2

This is my first time on stackoverflow .I am facing an issue currently ,and sharing the details here.

I am currently building a POS automation script . The POS terminal have Shell Busybox ash . Thats why am not able to use the basic commands ,as those are not behaving same . Below is the query :

Suppose [[ $I == $N$A ]] - this comparison is for exact match ,where $I is the bigger string and $N$A contains the substring of $I. i have used [ -z ${I##$N$A* ] and [ “$I” == “$N$A”* ] syntax to compare the substring , but it fails and not behaving like it should.

Please guide if any one have any suggestion on this . Please let me know if there is any online console for busybox ash where i can test some scripts .

Example Added -27-08-16

suppose - the script deriving the value $I = "Credit.saleApproved" and i am passing the value for $N= "Credit" and $A= ".sale"
So basically echo $N$A is a substring of echo $I I am writing this pseudo logic for ur better understanding

If  [[ $I == $N$A ]]  
then  
echo "sale is complete"  
else  
echo "sale is declined"  
fi   

All i need is -->

1 . input : $I = Credit.saleApproved  
          $N$A = Credit.sale  
    Output :sale is complete  

2.input : $I = Credit.sApproved  
          $N$A = Credit.sale  
    Output :sale is Declined  
2

The Bourne Again SHell supports some comparisons that are not supported by other shells, such as Busybox ash. Some common pitfalls are enlisted here

Specifically comparison with [[ ... ]] are only supported by bash, as well as using a wildcard (*) in comparisons.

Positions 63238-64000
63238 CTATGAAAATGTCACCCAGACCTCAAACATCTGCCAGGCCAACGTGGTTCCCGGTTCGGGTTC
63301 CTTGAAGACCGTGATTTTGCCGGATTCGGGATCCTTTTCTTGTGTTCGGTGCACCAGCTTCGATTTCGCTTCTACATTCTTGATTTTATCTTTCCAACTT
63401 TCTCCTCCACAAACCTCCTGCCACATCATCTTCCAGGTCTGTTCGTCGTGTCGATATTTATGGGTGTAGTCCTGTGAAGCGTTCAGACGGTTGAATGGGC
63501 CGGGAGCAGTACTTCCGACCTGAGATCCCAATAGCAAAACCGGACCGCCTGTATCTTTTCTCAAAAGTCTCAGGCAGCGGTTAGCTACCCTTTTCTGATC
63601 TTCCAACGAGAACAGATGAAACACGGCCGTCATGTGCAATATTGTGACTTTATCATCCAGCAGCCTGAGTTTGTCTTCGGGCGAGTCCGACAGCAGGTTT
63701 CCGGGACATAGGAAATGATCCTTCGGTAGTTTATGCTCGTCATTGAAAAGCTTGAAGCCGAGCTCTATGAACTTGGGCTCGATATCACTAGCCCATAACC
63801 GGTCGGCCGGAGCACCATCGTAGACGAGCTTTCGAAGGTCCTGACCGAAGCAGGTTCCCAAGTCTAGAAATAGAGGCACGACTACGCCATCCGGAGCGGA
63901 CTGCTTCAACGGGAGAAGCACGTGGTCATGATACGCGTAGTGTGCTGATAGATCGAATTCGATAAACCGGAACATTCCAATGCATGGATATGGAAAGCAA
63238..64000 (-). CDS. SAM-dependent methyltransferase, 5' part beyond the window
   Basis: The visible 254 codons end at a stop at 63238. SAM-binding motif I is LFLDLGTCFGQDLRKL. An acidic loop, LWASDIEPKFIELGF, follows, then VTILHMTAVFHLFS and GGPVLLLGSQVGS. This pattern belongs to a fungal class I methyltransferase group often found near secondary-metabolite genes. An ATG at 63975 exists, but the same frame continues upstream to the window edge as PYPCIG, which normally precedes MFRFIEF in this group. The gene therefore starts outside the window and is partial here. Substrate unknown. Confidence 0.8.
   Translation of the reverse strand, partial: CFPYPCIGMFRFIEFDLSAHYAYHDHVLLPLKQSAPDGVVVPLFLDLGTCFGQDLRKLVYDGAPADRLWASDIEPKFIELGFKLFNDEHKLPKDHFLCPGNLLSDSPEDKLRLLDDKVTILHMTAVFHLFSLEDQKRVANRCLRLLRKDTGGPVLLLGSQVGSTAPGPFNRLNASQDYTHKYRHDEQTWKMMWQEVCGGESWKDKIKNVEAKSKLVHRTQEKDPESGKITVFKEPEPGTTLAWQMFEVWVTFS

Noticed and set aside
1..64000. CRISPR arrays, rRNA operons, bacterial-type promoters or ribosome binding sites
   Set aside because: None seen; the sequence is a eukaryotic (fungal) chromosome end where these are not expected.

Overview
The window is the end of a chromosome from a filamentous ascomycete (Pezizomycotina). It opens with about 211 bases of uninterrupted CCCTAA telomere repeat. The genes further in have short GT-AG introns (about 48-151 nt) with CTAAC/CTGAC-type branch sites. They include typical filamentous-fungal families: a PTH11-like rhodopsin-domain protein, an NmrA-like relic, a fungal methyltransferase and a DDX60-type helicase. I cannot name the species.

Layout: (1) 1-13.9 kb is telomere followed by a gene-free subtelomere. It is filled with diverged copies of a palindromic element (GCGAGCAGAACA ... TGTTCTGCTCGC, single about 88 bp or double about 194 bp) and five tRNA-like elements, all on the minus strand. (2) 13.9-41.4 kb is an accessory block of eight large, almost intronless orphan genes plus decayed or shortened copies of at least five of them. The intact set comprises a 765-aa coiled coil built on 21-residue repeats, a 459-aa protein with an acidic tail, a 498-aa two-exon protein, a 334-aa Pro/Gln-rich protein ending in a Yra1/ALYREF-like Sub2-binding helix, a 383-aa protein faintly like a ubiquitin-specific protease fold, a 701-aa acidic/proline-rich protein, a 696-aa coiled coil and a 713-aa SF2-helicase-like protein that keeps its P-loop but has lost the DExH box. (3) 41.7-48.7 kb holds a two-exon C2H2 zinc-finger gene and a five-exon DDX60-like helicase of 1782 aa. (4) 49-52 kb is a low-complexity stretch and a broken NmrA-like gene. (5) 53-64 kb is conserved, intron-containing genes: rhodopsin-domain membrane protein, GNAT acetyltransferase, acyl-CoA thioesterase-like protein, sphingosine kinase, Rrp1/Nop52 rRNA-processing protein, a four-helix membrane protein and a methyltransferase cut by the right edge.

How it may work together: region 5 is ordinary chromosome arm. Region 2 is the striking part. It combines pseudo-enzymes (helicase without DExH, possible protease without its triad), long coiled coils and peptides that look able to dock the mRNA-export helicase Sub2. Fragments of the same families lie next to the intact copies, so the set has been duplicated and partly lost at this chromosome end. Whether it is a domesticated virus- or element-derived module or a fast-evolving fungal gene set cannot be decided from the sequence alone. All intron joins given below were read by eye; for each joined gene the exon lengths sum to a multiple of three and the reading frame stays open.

If you would like to match using ash, you could try these:

[ "$I" == "$N$A" ] # Match exactly
[ "$I" != "${I#$N$A}" ] # Starts with
[ "$I" != "${I%$N$A}" ] # Ends with

To check whether a string contains some other string, I can think of no easy way to do that with shell expressions, ash does not support string substitution like ${I/$N$A}. There are multiple tools to choose from, for example grep and sed.

Using grep you could do:

if echo $I|grep "$N$A" - > /dev/null; then ...

Using sed you could do:

[ -z $(echo "$I"|sed "/$N$A/d") ] # Contains

But there are many ways to achieve this.

  • Hi Elijan9 , Ur solution is OK ,but it dose not serves my purpose . Let me explain it more clearly with an example. – Debanjan .Mukherjee Aug 27 '16 at 10:16
  • i have added example to my question . Please have a look . – Debanjan .Mukherjee Aug 27 '16 at 10:50
  • Both the grep and sed example do sub-string matching. for example: if echo $I|grep "$N$A" - > /dev/null; then echo "sale is complete"; else echo "sale is declined"; fi – Elijan9 Aug 27 '16 at 11:40

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